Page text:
So, what can a company do if English has, or is becoming, part of daily work life?
Remember, language is more than words – it’s also culture
Language is central to cultural identity – so taking the native language of employees away can cause hard feelings if it is not done carefully and with tact. Make sure employees understand why the company is transitioning to English and foster a positive learning environment. Employees who don’t buy into the transition won’t put much effort into brushing up on their [probably rusty] English.
It should be a transition, not a leap
A change as significant as this needs to be implemented over time rather than overnight. Start with getting employee buy-in for the transition and fostering that positive environment. Then, give employees a chance to start improving their language skills before making the switch. Hire teachers – even if for a limited time – to be able to work within the company, rather than coming in once or twice a week for lessons. This allows the teacher(s) to understand the exact needs of both students and the company, which means a faster transition with fewer mistakes.
Use native and experienced speakers within the company
This has two parts. The first is that everyone needs to learn to ask for clarification. Phrases like: “So, what you’re saying is…” or “If I understand you correctly…” can go a long way in stopping misunderstandings before they happen. The problem is that many non-native speakers don’t want to ask for clarification for fear of looking stupid. This is where the native or more experienced speakers can help. If they begin to ask for clarification, others will follow. Also, sending an email to all participants after a meeting or call summarizing what was discussed can help alleviate misunderstandings.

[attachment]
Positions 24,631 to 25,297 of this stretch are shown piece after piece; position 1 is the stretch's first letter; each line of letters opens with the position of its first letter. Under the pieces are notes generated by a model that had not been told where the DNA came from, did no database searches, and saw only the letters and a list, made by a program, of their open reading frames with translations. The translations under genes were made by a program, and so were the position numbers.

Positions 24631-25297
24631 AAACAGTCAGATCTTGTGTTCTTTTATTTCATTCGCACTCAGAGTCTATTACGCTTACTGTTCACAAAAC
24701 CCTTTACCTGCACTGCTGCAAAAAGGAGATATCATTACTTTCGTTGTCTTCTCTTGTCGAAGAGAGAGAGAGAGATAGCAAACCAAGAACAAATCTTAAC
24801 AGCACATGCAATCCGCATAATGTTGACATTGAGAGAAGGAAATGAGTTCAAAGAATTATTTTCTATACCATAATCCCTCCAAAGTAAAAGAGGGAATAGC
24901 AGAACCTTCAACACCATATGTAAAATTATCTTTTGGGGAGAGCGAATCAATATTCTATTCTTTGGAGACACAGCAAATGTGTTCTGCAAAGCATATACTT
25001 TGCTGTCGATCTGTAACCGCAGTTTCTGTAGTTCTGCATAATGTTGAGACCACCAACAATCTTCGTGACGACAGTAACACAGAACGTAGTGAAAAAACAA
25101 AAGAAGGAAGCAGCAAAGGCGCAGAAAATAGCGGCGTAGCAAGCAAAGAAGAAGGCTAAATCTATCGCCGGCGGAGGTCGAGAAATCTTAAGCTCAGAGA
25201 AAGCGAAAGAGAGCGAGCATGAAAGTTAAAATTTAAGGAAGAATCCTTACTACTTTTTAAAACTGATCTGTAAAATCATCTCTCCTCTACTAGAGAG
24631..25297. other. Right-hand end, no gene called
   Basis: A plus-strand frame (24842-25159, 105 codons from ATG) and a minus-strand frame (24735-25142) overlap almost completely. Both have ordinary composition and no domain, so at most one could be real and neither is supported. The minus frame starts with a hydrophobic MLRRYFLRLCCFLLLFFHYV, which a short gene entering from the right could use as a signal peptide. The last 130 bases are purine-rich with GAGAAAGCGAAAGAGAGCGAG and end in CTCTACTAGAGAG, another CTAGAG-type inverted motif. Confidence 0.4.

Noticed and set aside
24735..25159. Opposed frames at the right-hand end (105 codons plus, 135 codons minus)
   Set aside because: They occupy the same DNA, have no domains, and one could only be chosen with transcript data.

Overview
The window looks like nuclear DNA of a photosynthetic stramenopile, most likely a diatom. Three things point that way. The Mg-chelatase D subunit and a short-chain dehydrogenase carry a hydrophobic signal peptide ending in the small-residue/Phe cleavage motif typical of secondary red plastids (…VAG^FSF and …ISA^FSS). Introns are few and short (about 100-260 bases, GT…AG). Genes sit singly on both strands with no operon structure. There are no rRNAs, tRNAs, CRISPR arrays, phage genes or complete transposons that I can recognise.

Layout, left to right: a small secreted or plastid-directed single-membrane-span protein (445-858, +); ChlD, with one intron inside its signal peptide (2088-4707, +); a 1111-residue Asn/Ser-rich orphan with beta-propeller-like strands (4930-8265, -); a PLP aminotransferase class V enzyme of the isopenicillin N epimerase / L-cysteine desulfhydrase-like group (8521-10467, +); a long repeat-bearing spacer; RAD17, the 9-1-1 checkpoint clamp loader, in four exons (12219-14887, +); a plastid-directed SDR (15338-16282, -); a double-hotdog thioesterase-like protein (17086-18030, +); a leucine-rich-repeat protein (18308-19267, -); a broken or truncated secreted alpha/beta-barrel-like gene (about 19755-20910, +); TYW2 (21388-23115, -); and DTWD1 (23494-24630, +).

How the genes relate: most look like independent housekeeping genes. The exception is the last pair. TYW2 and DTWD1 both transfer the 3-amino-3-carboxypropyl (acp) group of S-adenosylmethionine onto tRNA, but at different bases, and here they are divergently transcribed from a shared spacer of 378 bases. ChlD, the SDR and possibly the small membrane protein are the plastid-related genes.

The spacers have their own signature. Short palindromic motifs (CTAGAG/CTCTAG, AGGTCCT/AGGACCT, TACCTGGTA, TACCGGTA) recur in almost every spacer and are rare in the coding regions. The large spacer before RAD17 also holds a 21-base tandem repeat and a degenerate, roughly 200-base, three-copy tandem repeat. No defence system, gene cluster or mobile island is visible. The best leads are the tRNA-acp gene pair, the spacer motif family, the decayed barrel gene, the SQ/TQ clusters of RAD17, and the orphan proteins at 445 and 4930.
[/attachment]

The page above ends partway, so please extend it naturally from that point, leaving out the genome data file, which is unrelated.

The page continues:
Organisations must understand that language acquisition, no matter how good the teacher is or how motivated the students are, takes longer than a few weeks. This is especially true if the lessons are only once a week, the students can attend only 70% of the time because of work obligations, and/or have absolutely no time (or energy) to do homework in between classes. I’m good, but I don’t have a wand in my bag that can magically make someone fluent. Sit down with the teacher at the outset to determine not only the organisation’s need but how progress will be measured. All improvement is good, and some people simply learn languages at a slower pace than others.
Transitioning to an English-only office doesn’t need to painful; it needs to be managed like any other change.
Thanks for dropping by this week. If you have any questions regarding your organisation’s transition to English, please contact me. I’d be glad to have a chat. If you are interested in lessons, I am available for in-person lessons in Frankfurt and online for those outside of the area. Contact me through the website for more information.
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Marshallsay English – Connecting your world through language.